Thursday, April 04, 2013

U.S. Stocks Little Changed as Stimulus Optimism Fades
By Lindsey Rupp & Nikolaj Gammeltoft
[Editor: This kind of headline is simply misleading. The point is that: front liners (or the index stocks) cannot rise everyday, there has to be some correction, before making fresh highs. During this period generally other stocks, which did not take part in the rally in the broader market, perform---this is a simple exercise. Now off-late, there has not been any indication from the Fed, on the issue of  stimulates package sounding death knell. Moreover, Dr.Ben Bernake, has decided to maintain a soft interest rate regime unlike India, to spur growth. The economy is also doing fine, with USD appreciating against the major currencies including INR--small rise of "Jobless Claims" here and there does not make much difference when the overall macro--economic conditions are good. Besides, if the US Fed at all thinks that it can do without, going in for more and more QEs, then it good for the US economy. Isn't it? But look how media tries send a wrong information to all...........]
U.S. stocks were little changed, erasing an earlier rally, as American jobless claims increased more than economists’ forecast and optimism faded over central banks’ stimulus efforts.

McDonald’s Corp. and Hewlett-Packard Co. added more than 1 percent to pace advances in the Dow Jones Industrial Average. Best Buy Co. rose 14 percent, the most in the Standard & Poor’s 500 Index, after Samsung Electronics Co. announced it would staff mini-stores at the retailer’s U.S. locations. Microsoft Corp. (MSFT) fell 0.6 percent after Bank of America Corp. downgraded the shares for the first time since 2008.

The S&P 500 (SPX) fell less than 0.1 percent to 1,553.26 at 1:13 p.m. in New York, after rising as much as 0.6 percent earlier. The Dow lost 2.42 points, or less than 0.1 percent, to 14,547.93. Trading among S&P 500 shares was in line with the 30- day average at this time of day.

“An early morning rally in a short-term downtrend is not typically sustainable, so it’s not surprising that we are erasing some of our gains,” Bruce Bittles, chief investment strategist at Milwaukee-based RW Baird & Co., which oversees $85 billion, said in a telephone interview. “Economic numbers are showing the economy may not be as strong as we thought it was, and all that does is add to the uncertainty we’ve experienced over the last four years.”

Equities climbed earlier today after the Bank of Japan strengthened a stimulus program that will see the central bank buy 7 trillion yen ($73 billion) of bonds a month. European Central Bank President Mario Draghi signaled the bank will keep monetary policy loose for an extended period and that further easing is possible if economic conditions deteriorate. ECB officials meeting in Frankfurt left interest rates on hold.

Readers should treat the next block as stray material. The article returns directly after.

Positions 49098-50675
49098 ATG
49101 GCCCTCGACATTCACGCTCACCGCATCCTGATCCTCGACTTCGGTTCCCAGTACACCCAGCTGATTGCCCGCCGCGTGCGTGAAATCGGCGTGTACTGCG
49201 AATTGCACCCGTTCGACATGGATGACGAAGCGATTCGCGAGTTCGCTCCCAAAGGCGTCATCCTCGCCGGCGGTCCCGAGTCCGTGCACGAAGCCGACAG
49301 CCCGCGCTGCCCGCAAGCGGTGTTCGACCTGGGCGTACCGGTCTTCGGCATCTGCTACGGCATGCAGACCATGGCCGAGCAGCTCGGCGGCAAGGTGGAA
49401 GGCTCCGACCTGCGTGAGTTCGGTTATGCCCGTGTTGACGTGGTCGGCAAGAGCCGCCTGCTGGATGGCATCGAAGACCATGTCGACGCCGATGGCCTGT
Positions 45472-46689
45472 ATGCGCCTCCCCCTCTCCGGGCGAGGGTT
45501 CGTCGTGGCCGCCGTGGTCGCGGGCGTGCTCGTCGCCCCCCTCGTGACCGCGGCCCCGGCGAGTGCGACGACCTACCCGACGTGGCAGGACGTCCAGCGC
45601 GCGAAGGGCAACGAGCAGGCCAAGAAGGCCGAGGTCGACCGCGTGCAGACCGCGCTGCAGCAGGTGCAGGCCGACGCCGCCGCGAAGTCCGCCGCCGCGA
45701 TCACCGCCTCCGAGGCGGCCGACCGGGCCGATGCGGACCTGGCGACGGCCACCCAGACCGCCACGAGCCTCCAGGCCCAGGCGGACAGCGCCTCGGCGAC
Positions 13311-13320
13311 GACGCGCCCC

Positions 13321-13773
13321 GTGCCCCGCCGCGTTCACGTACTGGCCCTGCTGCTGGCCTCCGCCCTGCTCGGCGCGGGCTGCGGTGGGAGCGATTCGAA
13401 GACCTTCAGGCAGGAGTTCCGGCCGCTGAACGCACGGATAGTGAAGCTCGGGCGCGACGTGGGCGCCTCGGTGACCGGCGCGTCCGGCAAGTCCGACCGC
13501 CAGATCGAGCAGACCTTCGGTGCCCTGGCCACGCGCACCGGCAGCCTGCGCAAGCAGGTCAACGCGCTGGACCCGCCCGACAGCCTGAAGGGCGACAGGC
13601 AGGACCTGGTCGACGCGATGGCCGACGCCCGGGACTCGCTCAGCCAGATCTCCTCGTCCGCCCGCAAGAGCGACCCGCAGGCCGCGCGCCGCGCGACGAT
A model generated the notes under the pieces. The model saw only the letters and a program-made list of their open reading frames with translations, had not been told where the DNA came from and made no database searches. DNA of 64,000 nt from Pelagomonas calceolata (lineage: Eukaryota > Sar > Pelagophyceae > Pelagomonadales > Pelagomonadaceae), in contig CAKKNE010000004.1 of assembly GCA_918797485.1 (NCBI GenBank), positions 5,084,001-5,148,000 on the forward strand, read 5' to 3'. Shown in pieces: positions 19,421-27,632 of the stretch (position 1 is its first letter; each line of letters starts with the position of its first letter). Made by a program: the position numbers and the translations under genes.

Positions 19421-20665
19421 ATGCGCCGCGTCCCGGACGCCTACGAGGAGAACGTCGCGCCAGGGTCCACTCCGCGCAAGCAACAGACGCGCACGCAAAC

Fed Stimulus:
The bull market in equities entered its fifth year last month, with the S&P 500 more than doubling from its bottom in 2009, as corporate earnings topped estimates and the Federal Reserve carried out an unprecedented three rounds of bond purchases to spur the economy. The S&P 500 and Dow closed at all-time highs on April 2.

Jobless claims rose by 28,000 to 385,000 in the week ended March 30, the highest since Nov. 24, Labor Department figures showed today in Washington. The median forecast of 47 economists surveyed by Bloomberg called for a drop to 353,000. Before adjusting for seasonal variations, claims fell by almost 1,600.

The S&P 500 slid 1.1 percent yesterday, the most in more than a month, as a report from ADP Research Institute showed companies boosted employment by 158,000 workers in March, below economists’ forecasts calling for a 200,000 gain.
Jobs Data

The jobs data come before tomorrow’s non-farm payrolls report from the Labor Department, which may show employers hired a net 195,000 workers for the month, according to the median forecast of 87 economists surveyed by Bloomberg.

Investors will begin to focus on first-quarter earnings reports beginning next week, with Alcoa Inc. scheduled on April 8 to be the first company in the Dow to report results. Profits among S&P 500 companies are forecast to decline 1.9 percent for the period, for the first retreat since 2009, according to estimates compiled by Bloomberg. In January, analysts forecast earnings growth of 1.2 percent. Profit expanded by 8 percent in the fourth quarter of 2012.

The Chicago Board Options Exchange Volatility Index, which measures the cost of using options as insurance against losses, increased 3 percent to 14.63 today after jumping 11 percent yesterday. The gauge, known as the VIX (VIX), is down 19 percent for the year.
Best Buy

Utilities and phone companies rose the most among 10 groups in the S&P 500, increasing at least 0.7 percent. Technology and energy shares slipped more than 0.5 percent. McDonald’s added 1 percent to $100.28. Hewlett-Packard added 1.1 percent to $22.15. AT&T Inc. jumped 1.2 percent to $37.73.

Best Buy climbed 14 percent, the most in the S&P 500, to $24.67. South Korea-based electronics maker Samsung said it will open 500 Samsung Experience Shops inside Best Buy locations starting April 8. The companies plan to add smaller Samsung spaces by June at about 1,000 other Best Buy and Best Buy Mobile locations, Samsung said.

Brinker International Inc. added 1.6 percent to $38.31 after Raymond James Financial Inc. raised its rating on the full-service restaurant company to the equivalent of a buy from a hold rating. Raymond James equity analyst Bryan Elliott’s 12- month target price is $42 a share.

Microsoft fell 0.6 percent to $28.40 after Bank of America lowered its recommendation for the world’s largest software maker to neutral from buy, citing a lack of momentum from the introduction of Windows 8 six months ago.

To contact the reporters on this story: Lindsey Rupp in New York at; Nikolaj Gammeltoft in New York at 

Courtesy: Bloomberg